Fig. 2 - Public Landing by John Caspar Wild, ca. 1835, Cincinnati Museum Center

Fig. 2 – Public Landing by John Caspar Wild, ca. 1835, Cincinnati Museum Center


Cincinnati was established in 1788 on the Ohio River across from the mouth of the Licking River in Kentucky, fifteen years before Ohio became a state in 1803. Originally known as Losantiville until 1790, the city was renamed after The Society of the Cincinnati, an organization of Revolutionary War officers. They took their name from Lucius Quinctius Cincinnatus (519 BC–430 BC), a statesman who led the Roman Army only to give up his power and return to farming when the crisis ended. In the 1820s, Cincinnati became known as the Queen City when it was viewed as a cultural center and the gateway to westward settlement.

For its first fifty years, Cincinnati was dominated by Protestant settlers of English ancestry who came primarily from the coastal New England states. Cincinnati changed dramatically after the 1830s as German immigrants arrived with their families. They brought different cultural values, religions, and lifestyles that clashed with the earlier established citizens. After 1846, millions of Irish came to the United States to escape starvation caused by disease that hit their potato crops. German Jews came around the same time, leaving their European homeland to pursue better opportunities. Several decades later, Eastern European Jews followed, escaping persecution. After the end of the Civil War in 1865, free blacks and fugitive slaves came across the Ohio River to Cincinnati seeking better lives and less prejudice.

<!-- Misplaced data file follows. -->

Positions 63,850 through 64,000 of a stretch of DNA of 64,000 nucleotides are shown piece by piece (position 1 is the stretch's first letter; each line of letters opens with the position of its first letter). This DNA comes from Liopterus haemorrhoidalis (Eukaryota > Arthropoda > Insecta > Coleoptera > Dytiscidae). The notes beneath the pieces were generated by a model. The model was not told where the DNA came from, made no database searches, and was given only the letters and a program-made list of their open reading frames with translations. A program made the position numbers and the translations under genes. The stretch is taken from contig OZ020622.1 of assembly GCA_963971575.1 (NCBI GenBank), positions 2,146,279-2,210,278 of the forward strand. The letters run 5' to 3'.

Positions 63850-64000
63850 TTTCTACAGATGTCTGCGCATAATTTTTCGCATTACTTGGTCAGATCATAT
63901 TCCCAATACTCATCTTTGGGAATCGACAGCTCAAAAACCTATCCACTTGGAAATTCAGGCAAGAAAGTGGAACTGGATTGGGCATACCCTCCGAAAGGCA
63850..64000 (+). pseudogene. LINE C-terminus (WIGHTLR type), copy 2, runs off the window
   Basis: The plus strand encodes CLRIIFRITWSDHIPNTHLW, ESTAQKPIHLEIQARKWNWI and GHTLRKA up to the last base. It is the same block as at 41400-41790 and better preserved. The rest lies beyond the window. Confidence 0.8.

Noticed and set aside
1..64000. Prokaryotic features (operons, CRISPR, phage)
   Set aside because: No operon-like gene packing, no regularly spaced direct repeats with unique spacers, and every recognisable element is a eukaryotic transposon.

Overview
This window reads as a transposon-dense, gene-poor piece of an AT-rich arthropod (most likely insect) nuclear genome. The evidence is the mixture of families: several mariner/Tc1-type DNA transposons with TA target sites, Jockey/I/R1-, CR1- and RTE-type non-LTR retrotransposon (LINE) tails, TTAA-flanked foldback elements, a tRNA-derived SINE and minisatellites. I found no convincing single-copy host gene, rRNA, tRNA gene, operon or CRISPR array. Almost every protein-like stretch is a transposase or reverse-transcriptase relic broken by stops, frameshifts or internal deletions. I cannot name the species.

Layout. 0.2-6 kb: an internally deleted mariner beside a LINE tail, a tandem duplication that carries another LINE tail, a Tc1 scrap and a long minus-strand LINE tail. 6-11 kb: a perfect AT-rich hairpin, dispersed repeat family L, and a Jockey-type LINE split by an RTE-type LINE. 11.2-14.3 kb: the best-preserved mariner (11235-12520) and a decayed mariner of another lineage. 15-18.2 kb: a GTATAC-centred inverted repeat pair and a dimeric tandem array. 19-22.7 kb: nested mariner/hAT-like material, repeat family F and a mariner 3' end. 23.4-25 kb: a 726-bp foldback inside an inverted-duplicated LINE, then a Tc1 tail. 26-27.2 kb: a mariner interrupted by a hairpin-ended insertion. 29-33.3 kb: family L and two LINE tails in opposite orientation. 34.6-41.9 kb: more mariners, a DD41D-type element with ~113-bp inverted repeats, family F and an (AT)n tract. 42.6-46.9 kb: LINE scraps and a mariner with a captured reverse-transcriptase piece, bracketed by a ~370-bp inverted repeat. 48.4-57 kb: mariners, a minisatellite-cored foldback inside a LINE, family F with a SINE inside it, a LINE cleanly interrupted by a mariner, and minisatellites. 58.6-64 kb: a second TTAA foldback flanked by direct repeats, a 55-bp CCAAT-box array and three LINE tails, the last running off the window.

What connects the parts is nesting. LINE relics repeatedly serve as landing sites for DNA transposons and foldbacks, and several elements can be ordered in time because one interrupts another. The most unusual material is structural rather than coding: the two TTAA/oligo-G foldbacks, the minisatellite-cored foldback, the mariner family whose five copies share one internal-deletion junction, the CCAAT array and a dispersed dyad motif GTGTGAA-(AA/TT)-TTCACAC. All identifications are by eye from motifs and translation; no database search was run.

After the Great Depression of the 1930s, Appalachian families from rural areas sought new hope as they came across the Ohio River into Cincinnati for work. Later in the 20th century, as modern jobs required higher levels of education and significant computer skills, the country suffered from a lack of workers who would do the physical labor that was needed to move the country ahead. By the 1990s, Hispanic immigrants, primarily from Mexico, were coming to the United States to fill those requirements. This booklet, Cincinnati: a City of Immigrants, illustrates how the Queen City has become a rich blend of diverse cultures, traditions, and celebrations.


This booklet highlights six major waves of immigrants that made a dramatic impact on Cincinnati. A brief summary of the history of each group is followed by SELECTED QUOTES from writers who recorded the harsh attitudes and hostility toward each wave of new arrivals.  Whether they were immigrants from Europe or Americans of a different religion, color, or culture, each group was eventually accepted.